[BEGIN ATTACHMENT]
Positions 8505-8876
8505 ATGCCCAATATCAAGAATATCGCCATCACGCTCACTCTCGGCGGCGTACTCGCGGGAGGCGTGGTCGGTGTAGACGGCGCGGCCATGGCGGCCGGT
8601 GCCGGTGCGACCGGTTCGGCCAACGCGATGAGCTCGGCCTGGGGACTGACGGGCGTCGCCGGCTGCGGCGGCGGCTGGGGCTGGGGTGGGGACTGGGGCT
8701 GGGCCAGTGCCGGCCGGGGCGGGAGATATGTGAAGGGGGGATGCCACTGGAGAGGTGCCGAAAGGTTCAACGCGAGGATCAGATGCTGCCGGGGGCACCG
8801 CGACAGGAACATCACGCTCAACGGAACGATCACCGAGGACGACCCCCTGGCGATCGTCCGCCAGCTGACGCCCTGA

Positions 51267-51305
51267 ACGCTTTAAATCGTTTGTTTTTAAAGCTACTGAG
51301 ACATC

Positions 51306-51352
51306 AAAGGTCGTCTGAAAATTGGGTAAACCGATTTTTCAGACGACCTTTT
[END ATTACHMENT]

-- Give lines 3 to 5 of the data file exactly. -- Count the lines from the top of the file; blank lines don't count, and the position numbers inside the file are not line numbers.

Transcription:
8601 GCCGGTGCGACCGGTTCGGCCAACGCGATGAGCTCGGCCTGGGGACTGACGGGCGTCGCCGGCTGCGGCGGCGGCTGGGGCTGGGGTGGGGACTGGGGCT
8701 GGGCCAGTGCCGGCCGGGGCGGGAGATATGTGAAGGGGGGATGCCACTGGAGAGGTGCCGAAAGGTTCAACGCGAGGATCAGATGCTGCCGGGGGCACCG
8801 CGACAGGAACATCACGCTCAACGGAACGATCACCGAGGACGACCCCCTGGCGATCGTCCGCCAGCTGACGCCCTGA